The CDC reports seeing the highest influenza hospitalization rates going back a decade.
In a sight eerily reminiscent of the early days of the pandemic, hospitals are once again setting up tests to care for an overwhelming influx of patients fighting respiratory illnesses. Only this time, it’s not COVID.
This time, hospitals are fighting a surge of patients with respiratory illnesses that range from RSV to flu to combinations of different viruses. And doctors admit that because the sicknesses are hitting earlier than most flu seasons, they are worried that this surge of illnesses and patients needing hospitalizations may not even be the peak yet. Here’s what nurses may expect.
Respiratory Illnesses Surging Across the Country
Essentially, the U.S. is seeing a huge influx of respiratory illnesses across the country and across all age groups. The increase in infections is being seen earlier than the normal flu season, which prompted the Centers for Disease Control and Prevention (CDC) to host a special telebriefing on November 4. “Activity is high in the United States for this time of year,” the CDC said. Normally, flu season is the busiest from December to February, but this year, infections seemed to start in early fall. And unfortunately, no one can say for sure if that early increase means the worst is over—or still yet to come.
“The real question is whether it’s shooting to an early peak or whether it’s going to be a sustained rise, and I don’t think there’s enough evidence right now to really tell,” Dr. Cameron Kaiser, deputy public health officer for San Diego County, told The San Diego Union-Tribune.
In the webinar, the CDC explained that the U.S. is seeing a resurgence of non-COVID-19 respiratory viruses, specifically the flu, RSV, and Rhino and animal viruses. Tests are showing abnormally high results for:
The organization also noted that experts think that the resurgence is linked to the pandemic, primarily that many children were able to avoid other respiratory viruses during the pandemic and are now being infected with them for the first time as social distancing guidelines have been dropped. And unfortunately, along with an increase in infections, there has been an increase in hospitalizations from those infections as well. In fact, the CDC reported seeing the highest influenza hospitalization rates going back a decade. Children under the age of 4, the elderly, and those with other medical conditions are the most at risk and likely to be hospitalized.
Physicians and other healthcare on Twitter are also sharing stories of what’s happening in their own facilities.
How Hospitals Are Responding
The result of those increased infections and hospitalizations has led some hospitals to take drastic measures to ensure that both those patients and patients with other conditions can continue to be treated.
In San Diego, CA, an early flu season prompted two different hospitals: Scripps Memorial Hospital Encinitas, Jacobs Medical Center at UCSD Health in La Jolla and Sharp Grossmont Hospital in La Mesa, to erect tents outside of the ER to see respiratory illness-infected patients. Hospital administrators explained that the decision was made to allow other critically ill patients to continue to be able to access care in the ER.
UPMC Children’s Hospital of Pittsburgh also announced on Monday that they had set up tents outside of their ER to care for pediatric patients dealing with respiratory illnesses. Their Facebook page showed a video of Raymond Pitetti, MD, director of the Emergency Department at UPMC Children’s, explaining what options families have when visiting the hospital.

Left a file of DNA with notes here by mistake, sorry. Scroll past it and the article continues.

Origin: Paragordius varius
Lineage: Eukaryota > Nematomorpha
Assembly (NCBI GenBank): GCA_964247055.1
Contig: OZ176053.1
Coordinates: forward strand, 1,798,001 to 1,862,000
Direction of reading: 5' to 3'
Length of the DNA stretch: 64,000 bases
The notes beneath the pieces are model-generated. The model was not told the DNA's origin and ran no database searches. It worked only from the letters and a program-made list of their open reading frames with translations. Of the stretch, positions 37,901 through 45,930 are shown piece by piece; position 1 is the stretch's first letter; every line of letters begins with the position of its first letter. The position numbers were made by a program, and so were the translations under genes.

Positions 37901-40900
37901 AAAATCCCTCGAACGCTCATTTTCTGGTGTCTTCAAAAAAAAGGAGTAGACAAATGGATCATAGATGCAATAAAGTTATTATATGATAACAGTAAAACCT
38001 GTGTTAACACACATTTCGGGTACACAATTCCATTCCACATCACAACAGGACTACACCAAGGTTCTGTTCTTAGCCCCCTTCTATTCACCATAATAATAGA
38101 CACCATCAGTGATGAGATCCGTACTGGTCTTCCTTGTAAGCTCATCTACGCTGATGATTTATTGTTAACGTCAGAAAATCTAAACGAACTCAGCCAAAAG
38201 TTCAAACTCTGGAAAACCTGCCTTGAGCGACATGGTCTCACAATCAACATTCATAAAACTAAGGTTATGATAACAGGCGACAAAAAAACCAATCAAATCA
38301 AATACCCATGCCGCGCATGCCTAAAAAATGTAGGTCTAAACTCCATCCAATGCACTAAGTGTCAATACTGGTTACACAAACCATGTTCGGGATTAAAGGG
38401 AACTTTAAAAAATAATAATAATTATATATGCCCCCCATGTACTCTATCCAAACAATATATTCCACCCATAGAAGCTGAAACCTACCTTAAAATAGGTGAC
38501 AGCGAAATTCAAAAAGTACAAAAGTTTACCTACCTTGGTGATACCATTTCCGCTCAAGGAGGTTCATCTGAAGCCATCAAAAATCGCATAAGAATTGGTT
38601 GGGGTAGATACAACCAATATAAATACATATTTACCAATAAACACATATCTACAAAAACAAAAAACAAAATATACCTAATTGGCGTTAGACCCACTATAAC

As the CDC and health officials explained, no one knows for sure if this surge in infections will continue or ease up as winter progresses, but thanks to lessons hard learned during the pandemic, they are preparing for infections to continue. And unfortunately, the situation could end up similar to how COVID turned out, with staff members getting sick, affecting care.
“If you look at the growth that we’ve seen in cases, it’s only just a matter of time,” Dr. William Tseng, an internal medicine specialist with Kaiser Permanente in San Diego told the paper. “We know that it’s only at the beginning of the curve in terms of flu, and RSV and COVID are a simultaneous threat.”
What Nurses Can Do
First and foremost, the CDC and doctors are urging all healthcare workers to get vaccinated against the flu and COVID (and yes, you can get both at the same time!) to help decrease symptoms, and complications, and help ensure healthcare workers are actually able to work through all these surges. If possible, nurses should also encourage those around them to get vaccinated—unfortunately, no vaccine for RSV exists yet, but vaccination against the flu and COVID can help prevent dangerous complications and co-infections.
Secondly, healthcare officials acknowledged that nurses and other healthcare workers may need to take the lessons of the pandemic and protect their mental and physical health. While the pandemic may have led many nurses to take on extra shifts and work more, there is only so much that nurses can do. Getting yelled at by patients, going to work knowing you will be understaffed and overstressed, and dealing with impossible workloads have become a norm for many nurses, but this flu season, it’s important for nurses to balance the need for patient care and self-care. Your job is important, but so are you. Encourage those in your community to consider infection mitigation behaviors, such as masking or staying home with known cold symptoms, and be sure to keep yourself as healthy as possible too.